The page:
First day at Work Experience!

As part of my LCVP course in 5th year, all my class has to do three days of work experience.
Today was my first day in a Veterinary clinic. To be honest, I don’t know why I chose veterinary nursing. I was planning to go to my uncles’ kennels, but then my neighbour got me the days down at the local vets and my parents couldn’t say no. Wooo.
So all month, our teacher has been prepping us with techniques to use and act like in our experience. Like: Be ten minutes early for work. This failed miserably as no one was there, nor arrived until the ten minutes after. So I knocked on the door and went in. A woman greeted me and told me to take a seat. And that’s basically what I did for an hour. Another woman and a college student working there arrived. I still did nothing. I kind of just sat there watching them for a while. As boring as it was, it was understandable. It’s not like I knew how to handle blood samples, or advise people on the telephone what to do about their animal. The few small chat questions were asked, but it was really interesting to watch them. The first customer of the morning was a lady and her dog- Sniff. He was adorable! I entertained him for a bit as they got the medicine for the woman’s farm. I also loved how he didn’t bark at me, but at the college student. The clinic vet arrived and I could easily see why the rest of the staff loved her.
A funny moment happened when there was a man and his dog outside the clinic. Then a woman arrived, and stopped to talk to the man. Then another man came. And suddenly it was a “social circle” as described as one of the staff. We had a good laugh about it after ten minutes passed of customers chatting outside. Eventually one of the women went out and asked if any one needed a vet. Yes being the general answer.
So in comes a man with his dog- George and I was told I was allowed to go in with the vet. Wooo something to do. Along with this man, came his wife with their male cat- Rosie. Apparently they got the cat and named “her”, only to find “she” was a “he” a few months later, apparently the name stuck. Even though George has a huge swollen throat, I don’t think a happier and more content dog ever entered that clinic. And I know this is going to sound terrible, but the noises the cat was making was actually quite funny, like a drama queen. The vet wasn’t so sure what was wrong with either of them, but treated them the best she could. After that had finished, an elderly couple had their terrier in. Although half way through their appointment, I was told I was going with the main vet, and one of the office women on calls to local farmers. So I put on my wellies and got in the van with them. I don’t think I’ve ever travelled around my area so much. The amount of farms around I had no clue about was unreal.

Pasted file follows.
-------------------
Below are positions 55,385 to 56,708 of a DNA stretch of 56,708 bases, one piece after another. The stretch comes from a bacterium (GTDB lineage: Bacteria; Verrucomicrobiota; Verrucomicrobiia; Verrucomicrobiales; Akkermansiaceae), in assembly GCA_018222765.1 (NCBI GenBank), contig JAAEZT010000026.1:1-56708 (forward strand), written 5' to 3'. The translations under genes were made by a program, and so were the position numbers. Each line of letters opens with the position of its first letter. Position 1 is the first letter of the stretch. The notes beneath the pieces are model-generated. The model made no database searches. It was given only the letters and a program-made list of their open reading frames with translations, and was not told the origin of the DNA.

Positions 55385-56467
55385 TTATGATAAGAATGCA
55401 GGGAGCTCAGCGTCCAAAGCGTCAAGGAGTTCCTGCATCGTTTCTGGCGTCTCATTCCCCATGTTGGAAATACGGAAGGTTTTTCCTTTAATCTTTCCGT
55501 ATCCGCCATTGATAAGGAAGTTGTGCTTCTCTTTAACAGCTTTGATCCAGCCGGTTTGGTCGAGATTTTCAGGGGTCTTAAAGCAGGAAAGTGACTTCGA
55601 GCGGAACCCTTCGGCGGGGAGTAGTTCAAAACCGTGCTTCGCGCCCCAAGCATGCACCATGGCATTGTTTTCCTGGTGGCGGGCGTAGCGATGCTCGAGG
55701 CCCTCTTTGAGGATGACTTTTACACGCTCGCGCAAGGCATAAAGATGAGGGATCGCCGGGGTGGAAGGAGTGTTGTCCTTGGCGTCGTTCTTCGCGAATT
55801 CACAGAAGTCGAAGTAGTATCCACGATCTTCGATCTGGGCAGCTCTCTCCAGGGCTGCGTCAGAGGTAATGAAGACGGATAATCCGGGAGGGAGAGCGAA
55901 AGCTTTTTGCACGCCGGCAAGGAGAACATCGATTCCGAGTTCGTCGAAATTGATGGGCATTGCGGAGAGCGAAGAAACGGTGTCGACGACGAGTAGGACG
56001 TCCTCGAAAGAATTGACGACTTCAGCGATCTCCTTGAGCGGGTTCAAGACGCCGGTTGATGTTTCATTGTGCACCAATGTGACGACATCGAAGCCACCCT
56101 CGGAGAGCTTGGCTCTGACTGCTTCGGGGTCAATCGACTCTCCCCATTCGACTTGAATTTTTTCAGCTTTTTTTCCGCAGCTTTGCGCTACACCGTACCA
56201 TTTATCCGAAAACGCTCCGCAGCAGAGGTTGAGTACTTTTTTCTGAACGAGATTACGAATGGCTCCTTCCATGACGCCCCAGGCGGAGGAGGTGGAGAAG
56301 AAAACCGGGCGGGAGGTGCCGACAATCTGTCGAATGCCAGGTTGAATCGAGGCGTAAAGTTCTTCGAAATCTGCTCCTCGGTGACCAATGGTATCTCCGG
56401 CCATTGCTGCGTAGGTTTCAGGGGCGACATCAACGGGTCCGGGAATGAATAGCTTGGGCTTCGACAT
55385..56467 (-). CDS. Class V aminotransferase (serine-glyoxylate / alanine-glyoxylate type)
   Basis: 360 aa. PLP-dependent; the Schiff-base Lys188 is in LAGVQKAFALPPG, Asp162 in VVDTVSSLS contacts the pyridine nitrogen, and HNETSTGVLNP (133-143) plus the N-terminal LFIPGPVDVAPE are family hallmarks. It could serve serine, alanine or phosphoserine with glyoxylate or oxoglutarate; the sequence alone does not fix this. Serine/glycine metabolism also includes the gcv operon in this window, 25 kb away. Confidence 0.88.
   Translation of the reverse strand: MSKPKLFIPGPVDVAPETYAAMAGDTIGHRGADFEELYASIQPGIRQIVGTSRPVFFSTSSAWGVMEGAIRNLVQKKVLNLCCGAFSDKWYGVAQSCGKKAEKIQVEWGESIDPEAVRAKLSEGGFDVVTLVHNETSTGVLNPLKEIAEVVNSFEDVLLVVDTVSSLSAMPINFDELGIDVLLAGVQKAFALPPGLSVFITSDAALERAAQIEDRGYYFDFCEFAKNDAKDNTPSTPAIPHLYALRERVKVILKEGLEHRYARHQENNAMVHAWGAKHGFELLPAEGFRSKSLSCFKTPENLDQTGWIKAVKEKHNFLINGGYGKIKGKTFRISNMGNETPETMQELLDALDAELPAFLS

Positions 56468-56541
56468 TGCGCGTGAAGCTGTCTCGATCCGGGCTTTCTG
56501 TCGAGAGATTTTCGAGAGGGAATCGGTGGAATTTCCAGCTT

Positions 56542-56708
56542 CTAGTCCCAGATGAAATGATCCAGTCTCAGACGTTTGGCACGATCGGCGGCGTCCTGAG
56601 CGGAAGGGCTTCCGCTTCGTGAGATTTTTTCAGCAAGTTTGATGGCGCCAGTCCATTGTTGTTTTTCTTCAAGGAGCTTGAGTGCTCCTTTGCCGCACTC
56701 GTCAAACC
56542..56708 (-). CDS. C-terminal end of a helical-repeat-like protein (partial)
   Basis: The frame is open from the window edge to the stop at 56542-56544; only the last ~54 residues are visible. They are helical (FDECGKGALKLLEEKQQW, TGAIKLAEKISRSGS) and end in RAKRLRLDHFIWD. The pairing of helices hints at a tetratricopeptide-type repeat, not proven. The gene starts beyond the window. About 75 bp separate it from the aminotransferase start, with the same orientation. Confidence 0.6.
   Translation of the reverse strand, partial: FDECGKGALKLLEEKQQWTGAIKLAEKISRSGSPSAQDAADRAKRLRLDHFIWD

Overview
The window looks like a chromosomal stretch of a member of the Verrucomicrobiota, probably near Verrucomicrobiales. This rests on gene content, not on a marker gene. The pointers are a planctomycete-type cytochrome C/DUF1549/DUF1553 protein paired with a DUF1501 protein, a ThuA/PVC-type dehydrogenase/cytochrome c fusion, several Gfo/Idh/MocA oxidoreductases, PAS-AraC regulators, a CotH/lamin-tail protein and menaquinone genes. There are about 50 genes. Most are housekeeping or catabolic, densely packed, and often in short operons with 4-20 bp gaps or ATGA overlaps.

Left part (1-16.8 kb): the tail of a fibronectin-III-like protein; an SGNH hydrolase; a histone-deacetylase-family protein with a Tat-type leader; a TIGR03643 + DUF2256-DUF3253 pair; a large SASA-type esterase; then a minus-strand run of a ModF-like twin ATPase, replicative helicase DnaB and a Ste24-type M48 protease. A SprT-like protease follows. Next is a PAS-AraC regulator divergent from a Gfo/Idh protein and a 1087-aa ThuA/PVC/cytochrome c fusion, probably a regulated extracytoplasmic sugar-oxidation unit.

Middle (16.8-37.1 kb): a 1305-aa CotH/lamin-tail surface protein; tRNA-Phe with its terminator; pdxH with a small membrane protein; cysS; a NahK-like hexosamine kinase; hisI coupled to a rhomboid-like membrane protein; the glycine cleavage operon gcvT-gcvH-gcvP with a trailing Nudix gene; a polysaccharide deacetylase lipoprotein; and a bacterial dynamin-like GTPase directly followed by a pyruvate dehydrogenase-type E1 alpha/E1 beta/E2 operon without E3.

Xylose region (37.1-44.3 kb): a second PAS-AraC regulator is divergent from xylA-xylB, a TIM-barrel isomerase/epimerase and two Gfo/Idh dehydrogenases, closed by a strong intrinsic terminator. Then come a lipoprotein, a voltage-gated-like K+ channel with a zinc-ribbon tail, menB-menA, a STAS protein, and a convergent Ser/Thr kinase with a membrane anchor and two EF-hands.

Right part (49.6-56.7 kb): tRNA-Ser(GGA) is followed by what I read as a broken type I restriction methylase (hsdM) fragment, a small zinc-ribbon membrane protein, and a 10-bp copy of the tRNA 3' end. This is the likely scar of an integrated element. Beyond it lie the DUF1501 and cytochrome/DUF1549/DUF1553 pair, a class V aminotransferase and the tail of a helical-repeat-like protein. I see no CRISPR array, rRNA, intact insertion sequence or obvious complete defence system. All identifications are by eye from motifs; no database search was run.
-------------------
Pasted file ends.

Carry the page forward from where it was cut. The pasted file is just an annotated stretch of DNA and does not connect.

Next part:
So first the farmer showed us the way to the cows, and then lined them up in a small gate long narrow  metal thing (I have no idea how to properly describe it) and locked about 6 cows off each time. The main vet then snipped a bit of their hair, injected something and moved on. I held a box, which I briefly read as bovine tuberculosis solution. We were doing tests for TB….I think…. it wasn’t exactly explained…I kind of just followed them holding this box. So then for a few cows, blood had to be taken for sampling. I also held the box with the blood test tubes in it…yaaay… Then the woman who I came with typed the tag number into a handheld machine thing…which I wasn’t entirely sure what it did. Then we walked back to the van, and moved on to where the farmer kept the rest of his cattle and repeated the process. This happened the exact same way for about three more farms. Then I got taken to a restaurant for dinner (caser salad yum). After that we did four(ish) more farms.
The last farm was different though. We stopped off to treat a sick cow with Milk Fever. Lack of calcium and nutrients as they recently calved and passed all the nutrients to their offspring. (I asked). So the main vet handed me a metal thing to hold the cows nose. The woman must of saw the horrified look on my face, because she passed me the calcium bottles and did it herself. He injected something into her and let the luke-warm calcium bottle drain into the veins of the cow. I kind of zoned out for a bit but the next thing I knew, the main vet was covered in blood. He quickly wiped it away, and the cow was fine.
It was cold, and raining, and quite boring, and muddy, and did I mention cold? Like it was fine, but I defiantly leaned I do not want to be a cow vet… Speaking with the farmers was quite cool though! But no, cattle farming is not for me. Fingers crossed I get to stay in the clinic tomorrow!


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